Posted on | August 9, 2012 | 19 Comments
When Ali Akbar came up with the #GiveUsRyan hashtag — Saturday afternoon, after I made an emergency stop at Burger King to blog about the importance of making Paul Ryan the Republican VP candidate — I was severely skeptical about the ability of a bunch of bloggers to influence events.
Four days later, my skepticism is beginning to evaporate. By Tuesday evening, the tea leaves indicated that what had merely been suspected during the weekend — the veepstakes was coming down to a three-way contest between Ryan, Tim Pawlenty and Rob Portman — had become a reality. Even I was shocked Wednesday morning, however, when I saw that MSNBC had confirmed this. There’s a difference between reading tea leaves and getting it confirmed as actual news.
The key was figuring out that Florida Sen. Marco Rubio, despite being on the official short list, had a “vetting” problem that eliminated him from being a finalist for the nomination. The fact that Louisiana Gov. Bobby Jindal praised Ryan on Sunday was also a pretty big hint of which short-lister was the real conservative favorite. So it was either the two “safe” choices (Pawlenty and Portman) or else the last remaining “bold” choice, Ryan. The other names being bounced around in public were just distractions, and Bill Kristol’s push for Ryan was a clear signal that the insiders knew what the real running mate discussion was about.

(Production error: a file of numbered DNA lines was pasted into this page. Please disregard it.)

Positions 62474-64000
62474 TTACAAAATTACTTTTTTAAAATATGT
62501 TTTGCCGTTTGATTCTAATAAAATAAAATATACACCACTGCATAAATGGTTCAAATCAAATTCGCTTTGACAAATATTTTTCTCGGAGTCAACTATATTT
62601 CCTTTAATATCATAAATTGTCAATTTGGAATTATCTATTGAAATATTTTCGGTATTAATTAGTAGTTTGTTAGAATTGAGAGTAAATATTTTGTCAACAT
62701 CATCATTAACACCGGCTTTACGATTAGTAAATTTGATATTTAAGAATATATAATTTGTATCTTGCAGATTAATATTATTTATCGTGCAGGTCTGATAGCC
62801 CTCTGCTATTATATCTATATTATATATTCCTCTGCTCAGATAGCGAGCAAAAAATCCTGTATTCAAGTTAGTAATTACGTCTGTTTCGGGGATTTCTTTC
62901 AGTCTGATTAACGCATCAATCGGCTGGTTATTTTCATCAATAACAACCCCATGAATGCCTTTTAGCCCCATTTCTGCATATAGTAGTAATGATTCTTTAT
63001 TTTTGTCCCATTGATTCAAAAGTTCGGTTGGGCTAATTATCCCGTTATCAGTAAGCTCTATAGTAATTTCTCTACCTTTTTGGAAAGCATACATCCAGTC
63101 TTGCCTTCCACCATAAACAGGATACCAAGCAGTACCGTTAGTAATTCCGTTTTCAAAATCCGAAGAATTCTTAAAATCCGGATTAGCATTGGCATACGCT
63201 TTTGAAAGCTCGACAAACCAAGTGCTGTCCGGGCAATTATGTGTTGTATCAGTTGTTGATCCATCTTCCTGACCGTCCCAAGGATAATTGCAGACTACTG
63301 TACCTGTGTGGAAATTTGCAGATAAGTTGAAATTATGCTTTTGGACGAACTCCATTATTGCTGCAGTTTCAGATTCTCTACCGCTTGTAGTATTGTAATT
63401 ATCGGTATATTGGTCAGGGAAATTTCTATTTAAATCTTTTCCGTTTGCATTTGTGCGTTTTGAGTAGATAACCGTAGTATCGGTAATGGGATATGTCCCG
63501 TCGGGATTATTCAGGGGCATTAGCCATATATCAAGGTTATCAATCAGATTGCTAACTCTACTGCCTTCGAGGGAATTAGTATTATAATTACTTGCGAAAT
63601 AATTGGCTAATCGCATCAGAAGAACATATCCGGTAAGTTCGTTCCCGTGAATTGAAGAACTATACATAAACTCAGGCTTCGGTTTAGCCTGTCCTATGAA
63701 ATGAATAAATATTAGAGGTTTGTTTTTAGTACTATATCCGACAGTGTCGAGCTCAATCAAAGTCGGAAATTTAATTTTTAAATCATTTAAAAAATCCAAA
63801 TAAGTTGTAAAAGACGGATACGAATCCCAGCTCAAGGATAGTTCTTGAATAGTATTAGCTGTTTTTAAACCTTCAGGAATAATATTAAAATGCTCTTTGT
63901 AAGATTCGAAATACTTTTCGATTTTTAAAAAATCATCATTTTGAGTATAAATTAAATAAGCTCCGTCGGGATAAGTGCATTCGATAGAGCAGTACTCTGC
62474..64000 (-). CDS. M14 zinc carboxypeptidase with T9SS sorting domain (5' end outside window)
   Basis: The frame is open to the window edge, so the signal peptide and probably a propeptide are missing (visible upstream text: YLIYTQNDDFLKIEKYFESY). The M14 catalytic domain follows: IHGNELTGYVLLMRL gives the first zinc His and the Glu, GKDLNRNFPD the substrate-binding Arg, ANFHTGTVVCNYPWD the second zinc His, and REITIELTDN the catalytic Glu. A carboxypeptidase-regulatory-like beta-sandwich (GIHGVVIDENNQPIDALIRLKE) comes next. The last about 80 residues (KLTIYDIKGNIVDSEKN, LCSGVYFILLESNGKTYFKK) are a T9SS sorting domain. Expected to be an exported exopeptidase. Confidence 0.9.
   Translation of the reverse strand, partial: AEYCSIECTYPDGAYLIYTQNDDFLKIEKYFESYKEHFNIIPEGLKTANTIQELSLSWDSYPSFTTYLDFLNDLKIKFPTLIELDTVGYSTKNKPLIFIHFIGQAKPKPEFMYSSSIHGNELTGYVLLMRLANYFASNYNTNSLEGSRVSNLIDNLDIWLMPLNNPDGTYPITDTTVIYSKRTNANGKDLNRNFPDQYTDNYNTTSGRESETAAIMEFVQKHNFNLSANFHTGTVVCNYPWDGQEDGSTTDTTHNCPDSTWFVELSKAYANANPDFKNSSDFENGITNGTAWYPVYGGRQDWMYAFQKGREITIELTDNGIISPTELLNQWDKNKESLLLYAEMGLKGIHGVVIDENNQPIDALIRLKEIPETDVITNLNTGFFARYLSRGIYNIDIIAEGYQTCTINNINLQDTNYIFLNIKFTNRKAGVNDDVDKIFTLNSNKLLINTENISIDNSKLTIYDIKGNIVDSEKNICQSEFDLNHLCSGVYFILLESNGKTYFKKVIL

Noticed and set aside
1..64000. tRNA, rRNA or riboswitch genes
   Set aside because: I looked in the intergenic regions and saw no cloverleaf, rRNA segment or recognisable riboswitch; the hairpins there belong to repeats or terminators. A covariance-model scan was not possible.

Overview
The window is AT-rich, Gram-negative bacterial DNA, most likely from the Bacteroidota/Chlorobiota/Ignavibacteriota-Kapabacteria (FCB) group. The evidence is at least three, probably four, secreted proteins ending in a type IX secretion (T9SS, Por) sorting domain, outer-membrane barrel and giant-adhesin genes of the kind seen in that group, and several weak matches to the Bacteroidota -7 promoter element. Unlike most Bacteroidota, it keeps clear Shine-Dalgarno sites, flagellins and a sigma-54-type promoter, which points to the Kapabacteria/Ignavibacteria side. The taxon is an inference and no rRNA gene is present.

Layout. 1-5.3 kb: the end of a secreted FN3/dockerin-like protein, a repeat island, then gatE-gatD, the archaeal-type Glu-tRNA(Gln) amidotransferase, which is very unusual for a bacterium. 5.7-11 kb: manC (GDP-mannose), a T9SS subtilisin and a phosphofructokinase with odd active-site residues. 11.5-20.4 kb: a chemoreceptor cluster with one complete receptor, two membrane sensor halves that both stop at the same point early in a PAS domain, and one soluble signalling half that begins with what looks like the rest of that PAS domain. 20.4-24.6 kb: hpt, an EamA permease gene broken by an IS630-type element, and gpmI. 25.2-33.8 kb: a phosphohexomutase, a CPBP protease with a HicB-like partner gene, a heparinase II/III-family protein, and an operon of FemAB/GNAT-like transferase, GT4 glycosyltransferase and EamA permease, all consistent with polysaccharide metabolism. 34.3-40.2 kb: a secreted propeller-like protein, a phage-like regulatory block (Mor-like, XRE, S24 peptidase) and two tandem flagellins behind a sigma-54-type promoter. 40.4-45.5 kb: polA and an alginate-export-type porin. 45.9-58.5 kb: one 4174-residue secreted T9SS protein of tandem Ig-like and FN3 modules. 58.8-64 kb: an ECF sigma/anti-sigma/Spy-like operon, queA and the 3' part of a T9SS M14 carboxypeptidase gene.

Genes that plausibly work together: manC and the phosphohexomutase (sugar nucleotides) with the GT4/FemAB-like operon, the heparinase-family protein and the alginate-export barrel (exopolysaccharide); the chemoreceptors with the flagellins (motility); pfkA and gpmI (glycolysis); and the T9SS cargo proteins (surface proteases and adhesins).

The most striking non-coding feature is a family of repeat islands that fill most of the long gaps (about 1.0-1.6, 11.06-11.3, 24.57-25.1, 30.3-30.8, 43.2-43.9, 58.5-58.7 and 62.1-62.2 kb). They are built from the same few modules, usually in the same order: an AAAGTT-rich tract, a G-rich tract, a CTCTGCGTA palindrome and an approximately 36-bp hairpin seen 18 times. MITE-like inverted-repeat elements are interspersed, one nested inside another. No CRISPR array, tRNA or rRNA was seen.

Allahpundit’s Tuesday “Quote of the Day” post was a series of items about the Ryan VP buzz. This morning, the Wall Street Journal editorial page came out for Ryan, Rich Lowry joined the chorus, the New York Times picked up on the pro-Ryan push and — here’s a big endorsement — David Frum hates Paul Ryan.
Well, is this all because of Ali and the #GiveUsRyan hashtag? No, of course not. There are lots of conservatives working independently in different ways to make this happen.
But your Tweets do matter. They do make a difference. Just remember to direct your Tweets to @MittRomney and include the #GiveUsRyan hashtag — Mitt’s online campaign keeps track of their mentions, and every Tweet counts.